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  1. 1
    296073

    A call to action. Children: the missing face of AIDS.

    UNICEF; Joint United Nations Programme on HIV / AIDS [UNAIDS]

    New York, New York, UNICEF, 2005. 25 p.

    The world must take urgent account of the specific impact of AIDS on children, or there will be no chance of meeting Millennium Development Goals (MDG) 6 - to halt and begin to reverse the spread of the disease by 2015. Failure to meet the goal on HIV/AIDS will adversely affect the world's chances of progress on the other MDGs. The disease continues to frustrate efforts to reduce extreme poverty and hunger, to provide universal primary education, and to reduce child mortality and improve maternal health. World leaders, from both industrialized and developing countries, have repeatedly made commitments to step up their efforts to fight the spread of HIV/AIDS. They are beginning to increase the political leadership and the resources needed to fight the disease. Significant progress is being made in charting the past and future course of the pandemic, in providing free antiretroviral treatment to those who need it, and in expanding the coverage of prevention services. But children are still missing out. (excerpt)
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  2. 2
    275559

    Waking the giant: making the case for mainstreaming.

    Osborne K

    Global AIDSLink. 2004 Aug-Sep; (87):16-17.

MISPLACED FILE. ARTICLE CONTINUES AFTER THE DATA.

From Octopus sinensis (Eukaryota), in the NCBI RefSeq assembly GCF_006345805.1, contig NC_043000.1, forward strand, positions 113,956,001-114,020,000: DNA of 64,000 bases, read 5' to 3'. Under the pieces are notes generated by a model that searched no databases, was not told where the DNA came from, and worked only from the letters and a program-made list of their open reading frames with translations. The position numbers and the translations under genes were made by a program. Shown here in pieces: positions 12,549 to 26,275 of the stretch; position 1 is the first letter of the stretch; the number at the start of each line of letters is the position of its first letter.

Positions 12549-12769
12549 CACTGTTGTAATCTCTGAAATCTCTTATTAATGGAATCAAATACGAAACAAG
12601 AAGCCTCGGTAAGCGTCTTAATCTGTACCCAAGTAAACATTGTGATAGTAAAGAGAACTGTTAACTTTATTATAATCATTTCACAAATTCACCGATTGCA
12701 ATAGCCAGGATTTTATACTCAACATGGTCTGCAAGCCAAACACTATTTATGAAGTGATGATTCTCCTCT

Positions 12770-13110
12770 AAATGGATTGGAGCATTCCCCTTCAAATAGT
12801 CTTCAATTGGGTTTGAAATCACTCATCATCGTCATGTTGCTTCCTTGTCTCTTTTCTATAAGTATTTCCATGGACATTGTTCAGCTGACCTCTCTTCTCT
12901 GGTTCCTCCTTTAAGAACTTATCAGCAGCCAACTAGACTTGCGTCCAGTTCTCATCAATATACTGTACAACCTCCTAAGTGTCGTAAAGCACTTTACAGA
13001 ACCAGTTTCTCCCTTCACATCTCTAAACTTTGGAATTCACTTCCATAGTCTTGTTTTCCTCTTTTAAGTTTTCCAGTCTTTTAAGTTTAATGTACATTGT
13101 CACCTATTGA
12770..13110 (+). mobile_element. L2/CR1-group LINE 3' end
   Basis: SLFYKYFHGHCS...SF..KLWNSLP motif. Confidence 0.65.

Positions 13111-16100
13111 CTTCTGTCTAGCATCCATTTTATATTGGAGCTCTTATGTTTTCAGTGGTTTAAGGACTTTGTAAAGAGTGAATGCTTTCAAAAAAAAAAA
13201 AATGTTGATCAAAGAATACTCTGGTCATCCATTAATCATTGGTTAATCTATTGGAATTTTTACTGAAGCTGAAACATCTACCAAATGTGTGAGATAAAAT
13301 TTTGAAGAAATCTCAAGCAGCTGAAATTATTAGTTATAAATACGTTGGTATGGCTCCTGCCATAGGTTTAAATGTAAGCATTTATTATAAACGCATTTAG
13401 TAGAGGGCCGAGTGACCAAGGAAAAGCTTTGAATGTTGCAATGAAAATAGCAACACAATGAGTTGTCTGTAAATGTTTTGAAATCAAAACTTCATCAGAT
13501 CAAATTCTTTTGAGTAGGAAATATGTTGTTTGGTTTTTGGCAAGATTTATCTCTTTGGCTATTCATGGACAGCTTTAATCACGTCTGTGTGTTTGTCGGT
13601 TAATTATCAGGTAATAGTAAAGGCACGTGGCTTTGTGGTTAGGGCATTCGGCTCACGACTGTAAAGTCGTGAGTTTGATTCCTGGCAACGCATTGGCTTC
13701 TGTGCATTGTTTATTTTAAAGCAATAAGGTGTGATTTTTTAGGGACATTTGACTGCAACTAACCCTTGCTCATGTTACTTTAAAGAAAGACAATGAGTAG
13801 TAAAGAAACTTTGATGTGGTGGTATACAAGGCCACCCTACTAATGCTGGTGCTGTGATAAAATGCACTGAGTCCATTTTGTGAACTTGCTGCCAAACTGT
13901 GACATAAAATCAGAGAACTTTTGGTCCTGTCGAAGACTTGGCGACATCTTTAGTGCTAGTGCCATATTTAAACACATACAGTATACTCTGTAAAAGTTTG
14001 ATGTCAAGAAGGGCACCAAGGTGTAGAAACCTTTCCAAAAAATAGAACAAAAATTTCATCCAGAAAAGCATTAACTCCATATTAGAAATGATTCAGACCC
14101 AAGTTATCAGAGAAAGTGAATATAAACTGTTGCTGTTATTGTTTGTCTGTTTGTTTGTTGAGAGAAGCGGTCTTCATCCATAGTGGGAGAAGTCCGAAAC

The importance of addressing HIV/AIDS from a stronger sexual and reproductive health and rights perspective has over the past few months been gaining increased global momentum and recognition. Earlier this year, the All Party Parliamentary Group on Population, Development and Reproductive Health in the UK commenced their hearings into the very question of integration: its successes, failures and contextual realities. The Glion Call to Action (see page 8)— released in June — specifically addressed the integration aspects involved in PMTCT programs and policies. And in May, UNFPA hosted a series of technical meetings that aimed to explore some of the broader technicalities of integration. This advocacy document was launched in July at the Bangkok XV International AIDS Conference. Clearly, the question of when, where and how to integrate HIV/AIDS with reproductive health has been plaguing programmers and policy makers, donors and service providers. Answering these questions with meaningful action is not only long overdue but — in the age of increased awareness, and treatment access increasingly becoming a reality — it is unarguably the most unexplored terrain of our international response. For it is only with the concerted effort and coordinated involvement of the sexual and reproductive health community that the lofty Millennium Development Goals; the UN General Assembly's Special Session on HIV/AIDS Commitments; the '3 by 5' targets; and even new modalities of reducing HIV/AIDS-related stigma, will be achieved. The mainstreaming of HIV/AIDS is perhaps not only an untapped avenue, but it also has the potential to awake the full potential of a by-and-large under used resource. Getting there, however, would involve a change in mind-set of all the role players involved. A 'business as usual' approach that does not move beyond rhetoric will have damning consequences. The exceptionality of HIV/AIDS as a largely sexually transmitted infection requires an exceptional response — especially from sexual and reproductive health providers. (excerpt)
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